The Father of the Forgotten: Father Damien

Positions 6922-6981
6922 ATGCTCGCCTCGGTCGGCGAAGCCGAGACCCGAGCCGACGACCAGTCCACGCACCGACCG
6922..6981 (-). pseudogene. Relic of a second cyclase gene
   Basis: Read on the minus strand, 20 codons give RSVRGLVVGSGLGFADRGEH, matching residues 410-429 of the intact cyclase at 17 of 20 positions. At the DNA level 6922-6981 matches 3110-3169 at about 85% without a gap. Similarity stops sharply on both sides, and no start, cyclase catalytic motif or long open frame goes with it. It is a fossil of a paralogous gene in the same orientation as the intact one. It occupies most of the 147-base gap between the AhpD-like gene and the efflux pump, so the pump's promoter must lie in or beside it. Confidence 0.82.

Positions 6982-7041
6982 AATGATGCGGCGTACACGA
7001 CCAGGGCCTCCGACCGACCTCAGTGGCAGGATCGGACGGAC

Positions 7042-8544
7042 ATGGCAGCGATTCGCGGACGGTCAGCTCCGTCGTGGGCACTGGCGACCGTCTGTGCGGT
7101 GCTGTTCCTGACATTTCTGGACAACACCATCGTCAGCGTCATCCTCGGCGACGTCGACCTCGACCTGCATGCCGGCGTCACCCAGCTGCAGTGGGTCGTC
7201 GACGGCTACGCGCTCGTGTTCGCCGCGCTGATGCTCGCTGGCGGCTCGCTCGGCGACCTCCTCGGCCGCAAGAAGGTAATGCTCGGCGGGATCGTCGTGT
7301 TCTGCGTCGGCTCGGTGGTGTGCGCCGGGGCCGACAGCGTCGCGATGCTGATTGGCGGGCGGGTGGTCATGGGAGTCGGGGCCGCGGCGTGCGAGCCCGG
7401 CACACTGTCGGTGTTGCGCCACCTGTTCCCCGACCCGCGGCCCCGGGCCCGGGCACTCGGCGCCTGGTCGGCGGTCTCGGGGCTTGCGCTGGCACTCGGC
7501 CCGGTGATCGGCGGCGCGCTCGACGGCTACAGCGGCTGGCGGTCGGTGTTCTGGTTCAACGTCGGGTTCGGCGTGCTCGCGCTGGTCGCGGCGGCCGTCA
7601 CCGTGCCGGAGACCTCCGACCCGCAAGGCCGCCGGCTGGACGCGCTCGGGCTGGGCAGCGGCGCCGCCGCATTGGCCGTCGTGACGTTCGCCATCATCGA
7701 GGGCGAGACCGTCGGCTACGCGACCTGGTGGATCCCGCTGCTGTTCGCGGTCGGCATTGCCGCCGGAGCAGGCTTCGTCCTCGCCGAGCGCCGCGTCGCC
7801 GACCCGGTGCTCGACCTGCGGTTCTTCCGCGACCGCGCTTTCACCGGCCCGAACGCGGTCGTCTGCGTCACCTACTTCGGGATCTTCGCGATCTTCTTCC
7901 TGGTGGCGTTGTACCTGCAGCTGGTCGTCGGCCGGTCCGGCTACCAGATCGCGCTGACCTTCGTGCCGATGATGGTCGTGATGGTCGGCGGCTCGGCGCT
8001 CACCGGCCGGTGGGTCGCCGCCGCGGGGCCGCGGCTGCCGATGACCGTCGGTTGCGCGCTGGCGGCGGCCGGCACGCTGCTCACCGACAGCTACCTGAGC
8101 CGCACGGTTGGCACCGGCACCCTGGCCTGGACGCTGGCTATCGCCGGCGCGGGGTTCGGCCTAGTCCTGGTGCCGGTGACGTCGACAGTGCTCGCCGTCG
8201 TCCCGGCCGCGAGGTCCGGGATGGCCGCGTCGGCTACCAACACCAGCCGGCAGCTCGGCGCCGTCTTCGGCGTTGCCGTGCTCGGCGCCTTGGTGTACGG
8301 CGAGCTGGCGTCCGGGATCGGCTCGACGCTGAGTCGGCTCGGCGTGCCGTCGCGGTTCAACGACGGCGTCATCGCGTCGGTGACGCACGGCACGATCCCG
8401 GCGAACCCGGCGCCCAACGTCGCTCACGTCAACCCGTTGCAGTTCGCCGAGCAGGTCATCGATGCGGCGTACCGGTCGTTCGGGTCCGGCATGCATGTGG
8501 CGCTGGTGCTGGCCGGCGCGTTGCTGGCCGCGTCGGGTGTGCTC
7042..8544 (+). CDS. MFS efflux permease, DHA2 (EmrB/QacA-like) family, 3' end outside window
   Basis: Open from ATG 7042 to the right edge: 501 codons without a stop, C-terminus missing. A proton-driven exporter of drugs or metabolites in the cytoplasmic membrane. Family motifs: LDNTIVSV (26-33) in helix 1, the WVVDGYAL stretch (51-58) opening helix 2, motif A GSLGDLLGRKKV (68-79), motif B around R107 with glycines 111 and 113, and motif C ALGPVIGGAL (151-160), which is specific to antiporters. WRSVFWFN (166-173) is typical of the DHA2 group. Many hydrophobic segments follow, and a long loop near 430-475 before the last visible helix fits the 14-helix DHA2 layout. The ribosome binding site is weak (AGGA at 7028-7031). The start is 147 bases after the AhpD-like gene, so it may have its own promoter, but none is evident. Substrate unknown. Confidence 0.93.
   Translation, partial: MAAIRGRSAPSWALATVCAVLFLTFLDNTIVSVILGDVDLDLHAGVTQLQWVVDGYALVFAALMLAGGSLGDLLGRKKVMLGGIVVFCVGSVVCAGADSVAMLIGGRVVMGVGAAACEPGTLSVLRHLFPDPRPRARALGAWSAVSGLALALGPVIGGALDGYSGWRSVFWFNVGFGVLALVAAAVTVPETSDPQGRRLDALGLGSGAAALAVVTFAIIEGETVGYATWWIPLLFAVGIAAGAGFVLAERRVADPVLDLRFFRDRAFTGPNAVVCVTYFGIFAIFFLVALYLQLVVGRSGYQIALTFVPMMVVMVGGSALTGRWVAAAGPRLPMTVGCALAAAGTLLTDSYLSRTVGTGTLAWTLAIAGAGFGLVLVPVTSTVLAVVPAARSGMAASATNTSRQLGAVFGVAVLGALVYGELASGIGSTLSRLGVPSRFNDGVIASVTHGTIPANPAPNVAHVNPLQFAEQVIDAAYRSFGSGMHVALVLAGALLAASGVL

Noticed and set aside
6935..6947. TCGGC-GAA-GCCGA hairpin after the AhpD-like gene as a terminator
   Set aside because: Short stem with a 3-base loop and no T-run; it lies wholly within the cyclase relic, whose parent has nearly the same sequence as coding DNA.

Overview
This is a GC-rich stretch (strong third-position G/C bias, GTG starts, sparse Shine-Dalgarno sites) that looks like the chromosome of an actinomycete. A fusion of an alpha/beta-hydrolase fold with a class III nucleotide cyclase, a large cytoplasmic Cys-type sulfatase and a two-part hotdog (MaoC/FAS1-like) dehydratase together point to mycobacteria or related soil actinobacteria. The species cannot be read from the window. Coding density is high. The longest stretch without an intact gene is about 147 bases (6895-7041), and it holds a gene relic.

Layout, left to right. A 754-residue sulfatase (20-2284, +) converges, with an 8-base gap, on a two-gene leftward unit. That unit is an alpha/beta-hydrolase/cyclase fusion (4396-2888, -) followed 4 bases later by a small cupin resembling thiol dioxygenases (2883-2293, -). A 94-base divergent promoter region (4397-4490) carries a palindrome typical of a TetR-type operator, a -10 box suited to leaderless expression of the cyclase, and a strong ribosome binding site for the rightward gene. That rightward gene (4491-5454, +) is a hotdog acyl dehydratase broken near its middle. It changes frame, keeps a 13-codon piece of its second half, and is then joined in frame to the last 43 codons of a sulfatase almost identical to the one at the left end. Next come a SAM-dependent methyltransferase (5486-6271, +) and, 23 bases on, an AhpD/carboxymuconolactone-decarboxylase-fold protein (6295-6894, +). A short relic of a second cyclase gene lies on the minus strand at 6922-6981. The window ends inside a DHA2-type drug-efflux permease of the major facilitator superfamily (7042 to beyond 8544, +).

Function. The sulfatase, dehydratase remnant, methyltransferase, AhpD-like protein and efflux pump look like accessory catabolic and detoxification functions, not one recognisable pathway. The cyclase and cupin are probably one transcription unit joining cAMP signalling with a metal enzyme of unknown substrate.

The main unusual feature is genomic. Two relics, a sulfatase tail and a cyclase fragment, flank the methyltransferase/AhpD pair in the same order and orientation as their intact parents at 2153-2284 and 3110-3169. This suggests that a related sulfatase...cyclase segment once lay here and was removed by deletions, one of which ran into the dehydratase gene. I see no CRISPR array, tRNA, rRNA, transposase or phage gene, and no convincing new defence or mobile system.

The Apostle of the Lepers, Jozef de Veuster devoted his life to serving the downtrodden in Hawaii that suffered from leprosy. Known around the world as Father Damien, his commitment to the lepers of Molokai ultimately cost him his life.Originally from Belgium, Father Damien sailed to Hawaii as a missionary in 1864. Almost immediately after arriving, the young missionary was ordained to the priesthood at the Cathedral of our Lady Peace in downtown Honolulu. After ministering at different congregations on Oahu and the Big Island over the course of 7 years, Father Damien volunteered to go to Molokai and serve as the resident priest. For 16 years, Father Damien built houses, dug graves, dressed ulcers and served these forgotten people with love and compassion. Hansen’s disease (better known as leprosy) is caused by a bacterial infection, resulting in scars to skin tissue and the loss of cartilage. First reported in the Hawaiian Islands in 1848, it was thought to have come from China with the importation of plantation workers, and the disease quickly spread amongst native Hawaiians. By 1866, King Kamehameha V and the Legislature of Hawaii had voted to create a medical quarantine on the Makanalua Peninsula on the island of Molokai. Separated from the rest of the island by towering sea cliffs, the colony of Kalaupapa was far removed from humanity. Initially, 57 lepers were sent to the “settlement” on Molokai. By the time Father Damien arrived on Molokai in May of 1873, the number of lepers on the island had surpassed 800. In 1885, after 12 years of diligent work at Kalaupapa, Father Damien contracted leprosy. Undaunted by the ravishing disease that was plaguing his body, Father Damien continued his work. In addition to building more homes, he set about enlarging the orphanage for boys and girls that he had established in the community. Father Damien died on April 15, 1889. After his passing, vile rumors floated around that Father Damien had contracted leprosy due to improper relations with some of the women in the settlement. The instigator of these rumors was the Reverend C. M. Hyde, a Presbyterian minister in Honolulu. Amid these swirling allegations, the renowned author Robert Louis Stevenson wrote an open letter rebuking Reverend Hyde’s baseless accusations. Stevenson had traveled to the leper settlement on Molokai right after the death of Father Damien and had been deeply impressed by the priest’s accomplishments.